Cervical lymph node metastases of squamous cell carcinoma from an unknown primary site
PublisherSpringer International Publishing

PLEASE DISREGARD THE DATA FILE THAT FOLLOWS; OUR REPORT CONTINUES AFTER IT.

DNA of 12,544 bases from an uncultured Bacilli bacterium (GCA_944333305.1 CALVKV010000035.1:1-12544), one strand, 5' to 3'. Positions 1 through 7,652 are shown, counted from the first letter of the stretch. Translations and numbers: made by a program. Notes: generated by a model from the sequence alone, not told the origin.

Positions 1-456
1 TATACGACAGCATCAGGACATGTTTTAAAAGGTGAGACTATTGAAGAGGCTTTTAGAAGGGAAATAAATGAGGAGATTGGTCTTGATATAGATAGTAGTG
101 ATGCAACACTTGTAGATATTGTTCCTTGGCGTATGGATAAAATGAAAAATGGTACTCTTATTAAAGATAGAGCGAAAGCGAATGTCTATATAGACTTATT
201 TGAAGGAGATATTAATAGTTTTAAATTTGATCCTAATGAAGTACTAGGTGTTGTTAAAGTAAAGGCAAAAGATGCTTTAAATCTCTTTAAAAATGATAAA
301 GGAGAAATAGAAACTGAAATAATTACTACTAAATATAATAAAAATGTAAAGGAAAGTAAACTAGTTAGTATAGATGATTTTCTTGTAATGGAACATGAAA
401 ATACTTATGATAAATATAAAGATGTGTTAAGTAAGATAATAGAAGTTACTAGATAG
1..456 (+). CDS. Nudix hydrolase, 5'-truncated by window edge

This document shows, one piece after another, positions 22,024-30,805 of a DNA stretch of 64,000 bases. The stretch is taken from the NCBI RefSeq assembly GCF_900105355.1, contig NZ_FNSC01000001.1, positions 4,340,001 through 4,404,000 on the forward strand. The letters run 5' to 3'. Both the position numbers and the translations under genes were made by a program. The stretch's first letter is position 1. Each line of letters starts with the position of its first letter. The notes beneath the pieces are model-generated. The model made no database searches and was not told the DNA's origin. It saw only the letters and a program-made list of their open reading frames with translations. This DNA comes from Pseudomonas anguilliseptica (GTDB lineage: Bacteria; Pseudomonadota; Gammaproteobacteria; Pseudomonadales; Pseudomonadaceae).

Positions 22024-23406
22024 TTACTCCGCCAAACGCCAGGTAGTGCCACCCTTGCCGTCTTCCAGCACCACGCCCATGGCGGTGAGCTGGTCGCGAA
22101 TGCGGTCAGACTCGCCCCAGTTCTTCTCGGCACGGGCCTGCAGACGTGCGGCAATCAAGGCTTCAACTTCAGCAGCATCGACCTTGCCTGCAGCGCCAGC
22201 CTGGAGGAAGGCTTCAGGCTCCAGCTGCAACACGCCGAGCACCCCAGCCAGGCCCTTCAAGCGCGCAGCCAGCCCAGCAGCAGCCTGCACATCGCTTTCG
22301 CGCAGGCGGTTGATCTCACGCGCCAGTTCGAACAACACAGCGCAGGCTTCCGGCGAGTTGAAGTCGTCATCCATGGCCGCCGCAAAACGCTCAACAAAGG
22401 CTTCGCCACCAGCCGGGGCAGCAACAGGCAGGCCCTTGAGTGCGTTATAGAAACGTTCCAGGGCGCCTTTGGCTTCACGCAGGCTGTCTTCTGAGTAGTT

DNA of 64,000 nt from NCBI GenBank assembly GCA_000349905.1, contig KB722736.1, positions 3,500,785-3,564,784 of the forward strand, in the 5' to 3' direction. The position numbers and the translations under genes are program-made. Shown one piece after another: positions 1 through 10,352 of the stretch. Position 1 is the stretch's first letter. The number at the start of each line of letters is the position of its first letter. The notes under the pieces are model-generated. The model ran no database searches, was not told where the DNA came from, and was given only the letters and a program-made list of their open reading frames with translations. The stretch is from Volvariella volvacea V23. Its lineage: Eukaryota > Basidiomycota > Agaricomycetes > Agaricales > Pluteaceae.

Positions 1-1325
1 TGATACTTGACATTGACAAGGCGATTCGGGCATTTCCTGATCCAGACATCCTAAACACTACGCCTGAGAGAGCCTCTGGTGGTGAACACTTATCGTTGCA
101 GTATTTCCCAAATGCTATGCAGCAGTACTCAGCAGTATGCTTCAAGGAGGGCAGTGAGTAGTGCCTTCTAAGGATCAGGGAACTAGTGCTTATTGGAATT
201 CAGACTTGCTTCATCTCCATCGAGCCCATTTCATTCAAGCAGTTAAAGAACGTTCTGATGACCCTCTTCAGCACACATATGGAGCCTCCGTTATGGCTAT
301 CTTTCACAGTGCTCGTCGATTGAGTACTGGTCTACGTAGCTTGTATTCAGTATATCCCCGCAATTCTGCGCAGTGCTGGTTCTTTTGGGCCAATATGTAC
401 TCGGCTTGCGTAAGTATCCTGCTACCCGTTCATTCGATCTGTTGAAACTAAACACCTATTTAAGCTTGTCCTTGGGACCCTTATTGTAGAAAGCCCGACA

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Cancer of unknown primary (CUP) is a well-recognized clinical disorder where the primary site cannot be identified after a standard diagnostic approach and it accounts for 3-5 % of all tumors. CUP is distinguished into two different clinicopathological entities, favorable or unfavorable. The subset of squamous cell carcinoma metastatic to cervical lymph nodes constitutes the 5 % of all head-and-neck cancers. For detection of the primary site, all patients need a detailed clinical examination and imaging investigation including PET scans, panendoscopy with directed biopsies, and possibly bilateral tonsillectomy. Lymph nodal stage, extracapsular spread, and HPV status are considered as the most prominent prognostic factors. Although, randomized trials are lacking concerning the optimal therapeutic management, combined-modality treatment is offering the most encouraging results. Surgery alone is indicated in N1 or N2a stages. Radiotherapy is used as a single modality for early-stage pN1 without extracapsular extensions or combined with neck dissection as postoperative therapy in more advanced disease. Chemoradiation can also be given in a neoadjuvant setting followed by surgery in certain cases as well in patients with comorbidities. Prognosis in general is encouraging with 5-year progression-free and overall survival rates of 85% and 75%, respectively. © Springer International Publishing Switzerland 2011, 2016.